Justice groups say Duke’s 15-year Carolinas plan would add over 50 gas-fired units although dozens sit idle even during peak demand
NC WARN and the Center for Biological Diversity have filed a legal challenge to Duke Energy’s plan to build scores of gas-fired power plants in the Carolinas even though huge amounts of excess generation already sit unused even during the worst winter weather.
The challenge filed yesterday with the North Carolina Utilities Commission points out that Duke Energy remains a national laggard on cheaper, renewable power. It also notes that Duke’s plans clash with global climate goals and that it would be less expensive to add battery storage at existing solar farms instead of building 50-plus fracked-gas units and continuing to burn coal.
The climate justice groups also say Duke presented misleading information to the Commission in two crucial ways in its annual Integrated Resource Plan (IRP). They say Duke provided grossly inflated cost estimates for solar-with-storage while using estimates of the cost of new gas plants that are half of what Duke actually paid for recent construction. The effect was to make gas look cheaper than solar with batteries, although the latter approach is beating new gas on economics and reliability in many states, a trend that is surging as storage prices keep falling.
The second distortion, according to the groups, is that IRP data allege a shortage of available power during winter peaks which, if true, would bolster Duke’s case to keep building gas-fired plants. When challenged, Duke corrected the numbers, which now reflect that Duke Energy Carolinas actually had available up to 40% more power than needed even on the coldest days in 2019, according to an analysis by engineer Bill Powers, a consultant for the groups.
Furthermore, Powers discovered that, just after Duke’s highest usage in years – during a deep freeze in 2015 – corporate officials assured the Commission they had plenty of reserve power.
NC WARN’s Jim Warren said today: “It appears that Duke Energy rigged data to make the Commission and public think we’re all going to freeze in the dark if Duke doesn’t keep building billion-dollar power plants.” He said a primary Commission role is to prevent monopolies from over-building power plants.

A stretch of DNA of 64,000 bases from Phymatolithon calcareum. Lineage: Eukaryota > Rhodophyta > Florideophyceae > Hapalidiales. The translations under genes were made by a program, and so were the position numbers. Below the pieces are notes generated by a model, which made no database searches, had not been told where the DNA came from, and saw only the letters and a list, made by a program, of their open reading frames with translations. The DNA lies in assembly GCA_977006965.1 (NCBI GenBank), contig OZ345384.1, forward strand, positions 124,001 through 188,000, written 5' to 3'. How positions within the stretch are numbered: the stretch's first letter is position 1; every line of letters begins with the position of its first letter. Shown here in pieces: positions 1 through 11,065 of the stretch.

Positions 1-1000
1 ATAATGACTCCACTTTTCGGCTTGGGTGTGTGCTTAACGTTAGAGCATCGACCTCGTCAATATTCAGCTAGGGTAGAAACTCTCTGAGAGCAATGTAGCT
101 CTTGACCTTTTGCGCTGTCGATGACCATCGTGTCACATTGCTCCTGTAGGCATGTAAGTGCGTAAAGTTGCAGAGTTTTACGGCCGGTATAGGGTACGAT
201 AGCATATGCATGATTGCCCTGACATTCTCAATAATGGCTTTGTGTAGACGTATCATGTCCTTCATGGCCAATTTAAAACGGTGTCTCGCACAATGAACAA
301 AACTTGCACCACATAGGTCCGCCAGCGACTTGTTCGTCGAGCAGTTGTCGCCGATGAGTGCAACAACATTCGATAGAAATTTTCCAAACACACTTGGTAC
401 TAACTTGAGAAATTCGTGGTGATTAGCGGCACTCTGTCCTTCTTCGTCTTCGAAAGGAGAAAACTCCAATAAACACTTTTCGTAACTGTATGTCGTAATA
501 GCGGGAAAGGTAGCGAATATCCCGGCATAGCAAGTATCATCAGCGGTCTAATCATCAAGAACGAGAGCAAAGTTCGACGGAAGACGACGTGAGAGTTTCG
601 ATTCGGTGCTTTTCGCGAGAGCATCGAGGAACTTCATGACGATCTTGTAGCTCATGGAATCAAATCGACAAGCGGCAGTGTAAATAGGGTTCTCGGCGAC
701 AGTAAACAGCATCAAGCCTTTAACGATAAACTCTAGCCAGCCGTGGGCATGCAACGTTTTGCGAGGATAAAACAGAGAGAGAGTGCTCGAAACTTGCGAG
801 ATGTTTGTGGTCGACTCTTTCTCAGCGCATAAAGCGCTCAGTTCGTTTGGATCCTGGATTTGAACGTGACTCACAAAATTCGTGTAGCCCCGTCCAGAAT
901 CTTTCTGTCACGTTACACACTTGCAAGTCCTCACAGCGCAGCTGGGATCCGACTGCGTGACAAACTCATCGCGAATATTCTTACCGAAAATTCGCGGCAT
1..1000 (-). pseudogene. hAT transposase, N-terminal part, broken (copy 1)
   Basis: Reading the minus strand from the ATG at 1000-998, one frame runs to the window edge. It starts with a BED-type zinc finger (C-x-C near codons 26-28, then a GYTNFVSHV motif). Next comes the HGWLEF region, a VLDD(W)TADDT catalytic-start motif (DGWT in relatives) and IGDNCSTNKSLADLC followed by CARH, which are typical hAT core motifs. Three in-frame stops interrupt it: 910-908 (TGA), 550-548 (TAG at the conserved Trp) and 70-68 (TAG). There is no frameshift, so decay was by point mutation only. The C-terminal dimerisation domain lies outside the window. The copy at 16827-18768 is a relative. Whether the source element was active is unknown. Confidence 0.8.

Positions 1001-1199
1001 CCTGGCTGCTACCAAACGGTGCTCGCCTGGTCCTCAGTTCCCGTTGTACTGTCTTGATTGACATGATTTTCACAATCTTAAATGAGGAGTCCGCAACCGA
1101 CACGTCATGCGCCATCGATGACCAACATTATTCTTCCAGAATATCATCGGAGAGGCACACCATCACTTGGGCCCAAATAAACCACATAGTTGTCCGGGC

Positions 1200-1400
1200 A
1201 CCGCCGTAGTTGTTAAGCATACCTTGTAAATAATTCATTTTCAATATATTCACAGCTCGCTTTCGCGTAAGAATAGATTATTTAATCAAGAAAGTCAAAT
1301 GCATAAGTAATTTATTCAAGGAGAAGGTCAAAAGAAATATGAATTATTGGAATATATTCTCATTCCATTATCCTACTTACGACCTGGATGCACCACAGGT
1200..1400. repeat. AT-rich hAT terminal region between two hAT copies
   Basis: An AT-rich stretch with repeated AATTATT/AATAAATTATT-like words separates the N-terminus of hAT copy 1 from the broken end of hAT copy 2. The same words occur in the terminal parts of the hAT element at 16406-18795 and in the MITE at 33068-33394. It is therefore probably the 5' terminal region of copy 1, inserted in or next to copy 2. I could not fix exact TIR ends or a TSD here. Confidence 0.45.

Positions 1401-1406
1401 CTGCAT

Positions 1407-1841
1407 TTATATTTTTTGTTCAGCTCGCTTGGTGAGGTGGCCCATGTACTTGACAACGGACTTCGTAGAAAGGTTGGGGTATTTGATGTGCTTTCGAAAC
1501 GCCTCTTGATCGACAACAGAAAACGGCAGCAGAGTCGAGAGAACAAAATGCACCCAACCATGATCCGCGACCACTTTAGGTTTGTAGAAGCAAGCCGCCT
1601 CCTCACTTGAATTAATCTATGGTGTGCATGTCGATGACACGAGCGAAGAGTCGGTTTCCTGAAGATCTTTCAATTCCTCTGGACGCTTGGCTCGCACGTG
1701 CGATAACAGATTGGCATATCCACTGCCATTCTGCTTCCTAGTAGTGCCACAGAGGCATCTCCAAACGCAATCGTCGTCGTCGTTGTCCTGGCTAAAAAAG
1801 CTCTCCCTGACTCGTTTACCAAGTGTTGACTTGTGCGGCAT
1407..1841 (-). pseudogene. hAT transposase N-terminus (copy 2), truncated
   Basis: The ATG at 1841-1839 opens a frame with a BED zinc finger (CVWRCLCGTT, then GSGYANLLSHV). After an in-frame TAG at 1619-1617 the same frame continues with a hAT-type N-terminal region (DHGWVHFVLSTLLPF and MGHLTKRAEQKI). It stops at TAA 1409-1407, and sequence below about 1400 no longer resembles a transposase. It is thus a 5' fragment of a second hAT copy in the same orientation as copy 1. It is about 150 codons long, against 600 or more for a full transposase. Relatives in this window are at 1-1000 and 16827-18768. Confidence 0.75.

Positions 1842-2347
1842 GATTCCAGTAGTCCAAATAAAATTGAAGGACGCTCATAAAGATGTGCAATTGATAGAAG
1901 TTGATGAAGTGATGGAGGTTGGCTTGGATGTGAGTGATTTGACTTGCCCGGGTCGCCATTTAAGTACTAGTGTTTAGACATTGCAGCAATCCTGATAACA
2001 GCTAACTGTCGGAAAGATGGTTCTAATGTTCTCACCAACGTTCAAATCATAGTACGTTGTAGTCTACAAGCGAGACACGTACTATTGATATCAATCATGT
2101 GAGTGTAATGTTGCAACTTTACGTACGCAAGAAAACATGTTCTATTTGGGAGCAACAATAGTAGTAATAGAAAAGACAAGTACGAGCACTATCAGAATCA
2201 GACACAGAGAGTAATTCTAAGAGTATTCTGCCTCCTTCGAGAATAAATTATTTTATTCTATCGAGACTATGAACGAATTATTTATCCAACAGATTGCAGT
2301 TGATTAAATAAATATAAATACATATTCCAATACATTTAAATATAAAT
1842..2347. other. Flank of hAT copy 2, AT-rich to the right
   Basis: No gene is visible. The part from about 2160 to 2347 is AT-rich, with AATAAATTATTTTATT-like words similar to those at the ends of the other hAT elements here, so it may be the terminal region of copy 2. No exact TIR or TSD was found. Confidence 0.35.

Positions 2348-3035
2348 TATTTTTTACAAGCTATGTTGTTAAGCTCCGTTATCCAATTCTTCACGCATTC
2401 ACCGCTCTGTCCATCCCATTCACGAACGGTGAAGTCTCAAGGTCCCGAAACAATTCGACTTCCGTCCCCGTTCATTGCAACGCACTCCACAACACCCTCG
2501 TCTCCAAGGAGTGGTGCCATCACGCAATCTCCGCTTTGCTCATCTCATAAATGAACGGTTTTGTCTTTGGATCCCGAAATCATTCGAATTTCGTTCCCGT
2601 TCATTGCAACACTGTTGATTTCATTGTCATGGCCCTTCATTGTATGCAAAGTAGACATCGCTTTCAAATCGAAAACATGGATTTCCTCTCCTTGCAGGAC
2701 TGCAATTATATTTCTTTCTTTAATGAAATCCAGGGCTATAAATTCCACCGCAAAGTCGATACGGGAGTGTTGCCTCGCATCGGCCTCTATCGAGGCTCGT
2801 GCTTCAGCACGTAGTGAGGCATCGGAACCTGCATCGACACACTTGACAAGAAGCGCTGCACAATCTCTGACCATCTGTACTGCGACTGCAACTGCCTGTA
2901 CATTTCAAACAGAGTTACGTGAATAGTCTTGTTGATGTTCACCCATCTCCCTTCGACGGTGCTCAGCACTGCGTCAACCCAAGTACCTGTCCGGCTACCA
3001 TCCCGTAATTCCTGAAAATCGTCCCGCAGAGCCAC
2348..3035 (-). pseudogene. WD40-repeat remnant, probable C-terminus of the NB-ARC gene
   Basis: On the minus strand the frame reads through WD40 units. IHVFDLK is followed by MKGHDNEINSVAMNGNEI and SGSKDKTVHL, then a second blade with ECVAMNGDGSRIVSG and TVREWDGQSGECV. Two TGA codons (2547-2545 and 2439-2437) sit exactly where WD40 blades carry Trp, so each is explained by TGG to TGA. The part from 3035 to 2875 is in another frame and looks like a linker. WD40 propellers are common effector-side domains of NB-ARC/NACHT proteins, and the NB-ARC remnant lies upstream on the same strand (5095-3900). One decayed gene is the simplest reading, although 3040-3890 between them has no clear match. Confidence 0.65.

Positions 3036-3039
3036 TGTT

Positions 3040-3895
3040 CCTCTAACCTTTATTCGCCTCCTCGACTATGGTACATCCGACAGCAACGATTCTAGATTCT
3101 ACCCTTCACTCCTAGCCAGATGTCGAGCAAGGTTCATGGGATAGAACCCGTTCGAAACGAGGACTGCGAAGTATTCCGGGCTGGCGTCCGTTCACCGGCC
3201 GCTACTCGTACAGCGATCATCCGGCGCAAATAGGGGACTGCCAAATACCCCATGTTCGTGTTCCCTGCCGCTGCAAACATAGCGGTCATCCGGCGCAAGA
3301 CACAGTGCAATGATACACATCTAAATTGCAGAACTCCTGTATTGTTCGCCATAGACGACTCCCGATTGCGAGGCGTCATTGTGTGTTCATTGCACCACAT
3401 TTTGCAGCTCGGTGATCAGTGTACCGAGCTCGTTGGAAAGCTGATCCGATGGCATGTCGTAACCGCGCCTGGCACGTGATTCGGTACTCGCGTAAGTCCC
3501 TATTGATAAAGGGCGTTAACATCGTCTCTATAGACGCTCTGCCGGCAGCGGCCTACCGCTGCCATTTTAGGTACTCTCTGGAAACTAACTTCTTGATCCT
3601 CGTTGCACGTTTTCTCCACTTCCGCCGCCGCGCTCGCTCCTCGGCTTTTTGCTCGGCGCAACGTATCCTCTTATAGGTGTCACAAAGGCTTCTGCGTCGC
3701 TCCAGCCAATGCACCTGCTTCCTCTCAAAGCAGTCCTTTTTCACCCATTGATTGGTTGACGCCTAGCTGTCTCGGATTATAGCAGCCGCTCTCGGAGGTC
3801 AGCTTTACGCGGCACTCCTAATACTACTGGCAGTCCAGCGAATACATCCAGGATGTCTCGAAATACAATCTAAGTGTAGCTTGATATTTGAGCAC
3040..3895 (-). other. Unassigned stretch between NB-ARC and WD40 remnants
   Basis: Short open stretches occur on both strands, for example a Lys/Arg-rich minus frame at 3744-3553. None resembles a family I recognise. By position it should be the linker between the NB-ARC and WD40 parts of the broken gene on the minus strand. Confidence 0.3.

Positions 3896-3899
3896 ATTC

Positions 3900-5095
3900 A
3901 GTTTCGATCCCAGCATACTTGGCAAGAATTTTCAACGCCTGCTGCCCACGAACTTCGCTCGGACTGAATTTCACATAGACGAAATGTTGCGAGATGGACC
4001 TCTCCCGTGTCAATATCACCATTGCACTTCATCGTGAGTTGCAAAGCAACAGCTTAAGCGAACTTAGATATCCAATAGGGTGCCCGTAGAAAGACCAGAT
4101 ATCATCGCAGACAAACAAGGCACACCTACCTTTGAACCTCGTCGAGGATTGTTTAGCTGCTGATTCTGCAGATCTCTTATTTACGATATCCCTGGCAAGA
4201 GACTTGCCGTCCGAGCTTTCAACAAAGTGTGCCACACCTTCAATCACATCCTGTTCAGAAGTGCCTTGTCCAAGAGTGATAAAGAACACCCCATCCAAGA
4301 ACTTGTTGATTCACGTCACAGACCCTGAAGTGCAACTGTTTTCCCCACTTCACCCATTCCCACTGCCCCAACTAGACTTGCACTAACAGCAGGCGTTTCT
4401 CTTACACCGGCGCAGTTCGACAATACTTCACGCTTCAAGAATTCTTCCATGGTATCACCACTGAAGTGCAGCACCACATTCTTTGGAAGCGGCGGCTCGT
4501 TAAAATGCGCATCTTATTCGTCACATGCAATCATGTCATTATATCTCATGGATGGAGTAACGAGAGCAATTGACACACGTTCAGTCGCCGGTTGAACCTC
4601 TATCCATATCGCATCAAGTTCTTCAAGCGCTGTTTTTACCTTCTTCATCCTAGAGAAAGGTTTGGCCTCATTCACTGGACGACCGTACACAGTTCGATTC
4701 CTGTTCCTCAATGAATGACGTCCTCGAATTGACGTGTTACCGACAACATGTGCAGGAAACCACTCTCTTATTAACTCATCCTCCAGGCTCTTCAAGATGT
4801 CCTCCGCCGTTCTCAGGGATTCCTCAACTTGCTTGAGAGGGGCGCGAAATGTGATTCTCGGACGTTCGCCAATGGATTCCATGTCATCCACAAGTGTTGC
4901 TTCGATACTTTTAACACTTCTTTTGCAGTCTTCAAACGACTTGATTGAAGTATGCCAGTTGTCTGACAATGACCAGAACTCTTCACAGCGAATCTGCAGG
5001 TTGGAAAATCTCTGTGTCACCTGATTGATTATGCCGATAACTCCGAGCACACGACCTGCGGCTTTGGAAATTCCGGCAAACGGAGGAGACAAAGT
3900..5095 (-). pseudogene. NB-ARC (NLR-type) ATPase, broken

“Duke Energy is claiming poverty while sitting on bags of gold,” Warren said of the plan to build plants while dozens sit idle even at times of peak demand.
Engineer Powers found that, during periods of highest usage, it is standard and appropriate practice for Duke to import electricity from neighboring utilities. But this leaves Duke ratepayers being charged for both the imported power and dozens of idle power units.
In addition, Duke’s IRP alleges the need for over 50 additional gas-fired units, even though greenhouse gas regulation and Duke’s own climate goal would require most of them to close years ahead of schedule, leaving ratepayers to pay billions for those stranded assets.
The groups’ submission details the devastating risks that climate change poses to North Carolina and explains that Duke’s IRP fails to provide the substantial greenhouse gas emission reductions urgently needed to address the climate crisis.
Jean Su, the Center’s Energy Justice Director said today: “It’s unconscionable that Duke Energy, one of the world’s largest climate-polluting utilities, refuses to develop a resource plan that meets the moment of the climate emergency. Building out dirty gas plants and locking the Carolinas into decades of climate pollution is backwards, especially in the wake of the Texas energy tragedy. We urge the Commission to send Duke back to the drawing board, to develop a resource plan that meets the moment and provides the rapid transition to a clean and just energy economy that climate science demands and the Biden administration has directed.”
A new presidential Executive Order calls for utilities to stop burning coal and gas by 2035.
The justice groups say that, despite prodigious advertising, Duke now gets only 5% of its electricity in the Carolinas from renewables; the national average was 18% in 2019.
Warren added: “Electric utilities operating alongside Duke Energy are finding that battery storage is a less expensive alternative to new gas turbines. But Duke leaders told the Commission that battery storage is four times the cost of gas. The regulators need to penalize Duke leaders for rigging the numbers – especially with so much at stake.”
Su explained that the NC Commission must join regulators in Virginia and South Carolina, who recently rejected utility IRPs. “The NC Commission bears the legal duty of protecting the public interest. That means protecting customers against relentless rate hikes for unneeded gas-fired plants and combatting the climate emergency by regulating in pursuit of clean and distributed energy that ultimately serves North Carolinians, not Duke profits.”
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